How I improved my broadband speeds by 72%

In my previous post (Ultrafast Broadband Speed Tests) I performed a number of broadband speed tests on BT’s new G.fast Ultrafast broadband. The speeds I managed to obtain that day were:

  • iPad 301-225Mbs
  • Samsung Galaxy Tab S2 148-176Mbps
  • Motorola Moto G4 Phone 113Mbps
  • Desktop PC 41.29 – 55.88Mbps

The speed test results on my desktop PC were rather disappointing. This is a Windows 10 Pro 64-bit PC with an Intel Core i5 4460 3.20GHz and 16GB RAM.  It has a wired network connection using a TP-Link AV200 (PA251) powerline adaptor. This has a theoretical data rate up to 200Mbps. The Powerline technology transfers data using the electrical wiring of the house. A single TP-Link AV600 powerline plug is connected directly to the BT Smart Hub X router and plugged into a mains socket. The setup is illustrated below:

Using TP-Link AV200 to connect to the BT Smart Hub X. Download speeds average around 43Mbps. The Ethernet cable is Cat5e.
Using TP-Link AV200 to connect to the BT Smart Hub X. Download speeds average around 43Mbps. The Ethernet cable is Cat5e.

I performed a number of speed tests before the UltraFast Broadband upgrade and achieved a maximum download speed of 41.29Mbps.

After the upgrade to the UltraFast Broadband service, I only achieve a miniscule speed improvement, to just 55.88Mbps.  I am certain that this poor performance is down to the use of the TP-Link powerline adaptors.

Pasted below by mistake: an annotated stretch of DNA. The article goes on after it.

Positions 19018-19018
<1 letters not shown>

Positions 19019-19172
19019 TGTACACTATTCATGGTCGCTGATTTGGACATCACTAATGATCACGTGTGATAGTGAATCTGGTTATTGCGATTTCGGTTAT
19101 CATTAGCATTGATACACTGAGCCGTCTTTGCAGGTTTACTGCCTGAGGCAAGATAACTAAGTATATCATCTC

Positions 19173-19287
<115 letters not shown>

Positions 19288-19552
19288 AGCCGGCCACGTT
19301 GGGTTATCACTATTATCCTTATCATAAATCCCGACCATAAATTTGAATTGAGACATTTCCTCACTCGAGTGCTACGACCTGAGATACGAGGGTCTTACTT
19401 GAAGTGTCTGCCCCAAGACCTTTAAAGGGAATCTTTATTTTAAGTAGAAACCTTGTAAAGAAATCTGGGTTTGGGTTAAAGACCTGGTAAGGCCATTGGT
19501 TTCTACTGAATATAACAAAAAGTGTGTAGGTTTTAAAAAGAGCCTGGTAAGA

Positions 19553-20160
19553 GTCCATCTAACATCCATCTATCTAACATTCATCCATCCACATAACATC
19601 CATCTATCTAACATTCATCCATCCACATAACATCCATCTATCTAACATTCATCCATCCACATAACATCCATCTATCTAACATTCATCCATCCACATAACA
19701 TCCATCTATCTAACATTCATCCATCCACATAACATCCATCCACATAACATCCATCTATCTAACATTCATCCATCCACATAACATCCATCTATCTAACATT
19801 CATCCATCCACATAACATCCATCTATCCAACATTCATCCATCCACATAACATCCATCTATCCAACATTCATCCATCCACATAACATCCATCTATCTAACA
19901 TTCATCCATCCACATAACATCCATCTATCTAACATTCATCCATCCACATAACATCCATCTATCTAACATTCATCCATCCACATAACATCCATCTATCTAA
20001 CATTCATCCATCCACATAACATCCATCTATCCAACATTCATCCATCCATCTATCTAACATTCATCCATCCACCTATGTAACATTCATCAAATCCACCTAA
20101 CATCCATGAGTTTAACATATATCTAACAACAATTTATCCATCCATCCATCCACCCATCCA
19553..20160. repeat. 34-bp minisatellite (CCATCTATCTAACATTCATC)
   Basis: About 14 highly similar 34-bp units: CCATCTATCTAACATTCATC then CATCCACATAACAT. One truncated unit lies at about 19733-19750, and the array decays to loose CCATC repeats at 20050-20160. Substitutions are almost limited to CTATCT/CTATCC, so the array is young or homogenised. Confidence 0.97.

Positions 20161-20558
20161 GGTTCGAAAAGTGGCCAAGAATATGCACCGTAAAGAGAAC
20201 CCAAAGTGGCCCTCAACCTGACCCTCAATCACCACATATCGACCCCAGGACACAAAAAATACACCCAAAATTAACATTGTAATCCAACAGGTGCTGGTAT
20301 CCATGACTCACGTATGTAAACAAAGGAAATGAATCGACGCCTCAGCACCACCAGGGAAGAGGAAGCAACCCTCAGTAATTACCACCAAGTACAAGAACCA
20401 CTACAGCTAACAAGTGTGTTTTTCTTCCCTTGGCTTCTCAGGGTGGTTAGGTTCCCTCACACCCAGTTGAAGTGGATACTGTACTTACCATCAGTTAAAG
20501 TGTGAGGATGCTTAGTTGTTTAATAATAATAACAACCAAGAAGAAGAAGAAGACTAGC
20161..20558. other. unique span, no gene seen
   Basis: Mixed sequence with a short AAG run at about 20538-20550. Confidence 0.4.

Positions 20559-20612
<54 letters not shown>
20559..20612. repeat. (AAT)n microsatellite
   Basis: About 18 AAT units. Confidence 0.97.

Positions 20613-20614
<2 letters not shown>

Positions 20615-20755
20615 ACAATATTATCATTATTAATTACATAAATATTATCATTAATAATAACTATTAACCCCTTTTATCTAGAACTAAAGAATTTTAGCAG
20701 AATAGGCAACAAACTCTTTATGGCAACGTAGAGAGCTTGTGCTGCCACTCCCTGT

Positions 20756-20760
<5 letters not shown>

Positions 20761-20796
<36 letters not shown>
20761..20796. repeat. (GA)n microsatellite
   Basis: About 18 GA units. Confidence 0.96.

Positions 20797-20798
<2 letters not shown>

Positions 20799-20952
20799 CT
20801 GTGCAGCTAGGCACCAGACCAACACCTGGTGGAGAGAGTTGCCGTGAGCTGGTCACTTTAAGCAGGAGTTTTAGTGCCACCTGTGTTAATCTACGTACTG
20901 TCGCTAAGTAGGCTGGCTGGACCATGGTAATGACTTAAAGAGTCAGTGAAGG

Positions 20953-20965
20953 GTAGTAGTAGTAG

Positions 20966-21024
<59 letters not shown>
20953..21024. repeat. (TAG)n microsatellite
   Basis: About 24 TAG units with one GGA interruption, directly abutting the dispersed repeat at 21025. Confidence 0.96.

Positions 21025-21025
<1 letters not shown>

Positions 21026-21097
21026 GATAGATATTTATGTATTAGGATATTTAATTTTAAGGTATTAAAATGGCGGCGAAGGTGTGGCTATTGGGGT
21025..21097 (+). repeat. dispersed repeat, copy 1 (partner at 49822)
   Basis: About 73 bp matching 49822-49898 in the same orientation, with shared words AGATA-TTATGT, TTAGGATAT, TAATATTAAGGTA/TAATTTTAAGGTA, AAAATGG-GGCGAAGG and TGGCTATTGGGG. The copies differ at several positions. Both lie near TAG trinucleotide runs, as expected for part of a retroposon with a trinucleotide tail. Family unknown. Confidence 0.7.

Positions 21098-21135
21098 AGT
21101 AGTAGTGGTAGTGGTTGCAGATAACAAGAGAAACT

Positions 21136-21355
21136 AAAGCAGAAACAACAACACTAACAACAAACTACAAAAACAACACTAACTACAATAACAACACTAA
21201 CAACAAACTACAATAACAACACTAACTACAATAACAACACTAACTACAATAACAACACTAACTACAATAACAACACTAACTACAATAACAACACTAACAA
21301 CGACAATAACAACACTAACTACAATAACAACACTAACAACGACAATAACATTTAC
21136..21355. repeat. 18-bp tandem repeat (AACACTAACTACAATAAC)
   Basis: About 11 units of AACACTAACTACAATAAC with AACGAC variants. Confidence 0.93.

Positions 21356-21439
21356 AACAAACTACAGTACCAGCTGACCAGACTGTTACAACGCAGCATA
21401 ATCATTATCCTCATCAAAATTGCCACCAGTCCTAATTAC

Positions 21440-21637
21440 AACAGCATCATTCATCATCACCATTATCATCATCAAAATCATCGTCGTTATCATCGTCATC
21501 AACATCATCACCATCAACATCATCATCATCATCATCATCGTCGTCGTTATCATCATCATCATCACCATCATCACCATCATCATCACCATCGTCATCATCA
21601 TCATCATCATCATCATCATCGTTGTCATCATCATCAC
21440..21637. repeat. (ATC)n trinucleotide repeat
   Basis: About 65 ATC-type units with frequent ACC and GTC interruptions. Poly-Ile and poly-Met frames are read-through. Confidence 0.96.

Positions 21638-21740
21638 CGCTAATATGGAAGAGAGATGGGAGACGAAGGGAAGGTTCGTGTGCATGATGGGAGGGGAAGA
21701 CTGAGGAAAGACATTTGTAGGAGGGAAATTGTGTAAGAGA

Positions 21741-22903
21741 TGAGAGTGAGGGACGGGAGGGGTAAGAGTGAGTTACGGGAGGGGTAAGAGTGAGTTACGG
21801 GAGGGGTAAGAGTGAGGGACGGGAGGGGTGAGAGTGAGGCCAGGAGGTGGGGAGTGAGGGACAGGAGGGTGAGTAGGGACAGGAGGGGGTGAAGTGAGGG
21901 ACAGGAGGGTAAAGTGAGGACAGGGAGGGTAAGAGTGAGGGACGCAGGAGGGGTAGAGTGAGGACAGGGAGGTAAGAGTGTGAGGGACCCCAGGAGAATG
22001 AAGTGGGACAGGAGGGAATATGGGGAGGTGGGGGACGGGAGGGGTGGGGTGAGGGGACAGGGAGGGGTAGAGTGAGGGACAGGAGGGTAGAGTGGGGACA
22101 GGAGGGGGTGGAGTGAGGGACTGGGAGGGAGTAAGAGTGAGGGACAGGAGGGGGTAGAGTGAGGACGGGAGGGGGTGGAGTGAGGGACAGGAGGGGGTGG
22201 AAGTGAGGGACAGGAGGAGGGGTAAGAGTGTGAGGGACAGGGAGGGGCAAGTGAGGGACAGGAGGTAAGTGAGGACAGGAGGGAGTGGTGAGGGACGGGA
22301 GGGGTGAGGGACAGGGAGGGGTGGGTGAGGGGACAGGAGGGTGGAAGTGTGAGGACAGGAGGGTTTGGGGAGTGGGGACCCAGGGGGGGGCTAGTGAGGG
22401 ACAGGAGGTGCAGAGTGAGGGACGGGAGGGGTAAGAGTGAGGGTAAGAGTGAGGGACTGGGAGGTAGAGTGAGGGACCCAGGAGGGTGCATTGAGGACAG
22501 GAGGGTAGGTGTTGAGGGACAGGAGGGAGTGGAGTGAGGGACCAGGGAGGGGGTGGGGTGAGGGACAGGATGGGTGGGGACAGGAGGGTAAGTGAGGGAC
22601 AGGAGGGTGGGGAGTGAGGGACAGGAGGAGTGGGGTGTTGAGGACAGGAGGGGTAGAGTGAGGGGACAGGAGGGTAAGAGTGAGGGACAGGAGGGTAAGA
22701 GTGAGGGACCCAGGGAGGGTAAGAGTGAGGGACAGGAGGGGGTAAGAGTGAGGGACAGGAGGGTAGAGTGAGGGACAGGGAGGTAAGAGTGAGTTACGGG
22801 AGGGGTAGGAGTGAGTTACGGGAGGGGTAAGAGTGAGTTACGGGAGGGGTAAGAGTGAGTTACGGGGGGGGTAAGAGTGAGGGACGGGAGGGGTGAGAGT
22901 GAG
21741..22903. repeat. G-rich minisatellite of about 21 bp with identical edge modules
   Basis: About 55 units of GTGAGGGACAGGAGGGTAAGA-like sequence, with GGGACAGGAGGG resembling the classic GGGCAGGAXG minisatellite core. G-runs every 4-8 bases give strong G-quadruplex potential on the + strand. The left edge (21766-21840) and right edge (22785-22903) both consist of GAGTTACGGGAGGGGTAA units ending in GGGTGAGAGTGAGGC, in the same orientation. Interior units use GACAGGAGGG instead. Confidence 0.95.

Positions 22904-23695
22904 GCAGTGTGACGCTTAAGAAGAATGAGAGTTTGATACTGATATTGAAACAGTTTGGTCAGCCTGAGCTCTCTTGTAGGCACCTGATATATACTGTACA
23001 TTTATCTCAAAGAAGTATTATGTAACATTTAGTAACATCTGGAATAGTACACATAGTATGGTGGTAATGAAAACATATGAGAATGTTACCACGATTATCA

For testing purposes, I replaced the TP-Link AV200 with a TP-Link AV600 (which has a theoretical maximum speed of up to 600Mbp). This new setup is shown below:

In this setup I replaced the TP-Link AV200 with the TP-Link AV600.
In this setup I replaced the TP-Link AV200 with a TP-Link AV600.

I performed some more speed tests, then compared the results. It seems that with the use of the faster TP-Link AV600, I was able to improve the download speeds by 72%, from an average of 44.3Mbps to an average of 76.2Mbps. This is nowhere near as fast the iPad, but an improvement nonetheless.

Broadband Speed tests over powerline adaptors: AV200 and AV600.

The Powerline adapters need to be plugged directly into the wall. You should avoid plugging them into surge protectors or power extensions, both of which could interfere with the frequencies that Powerline uses. You should also avoid a mix and match of standards or speeds.

I still want to boost the speed even further and I think I am going to have to try either a fast powerline adaptor (such as the TP-Link AV2000) or a install a wireless AC (802.11ac) adaptor in order to try to get the maximum benefit from the Smart Hub X router. But which 802.11ac Wi-Fi USB adapter?

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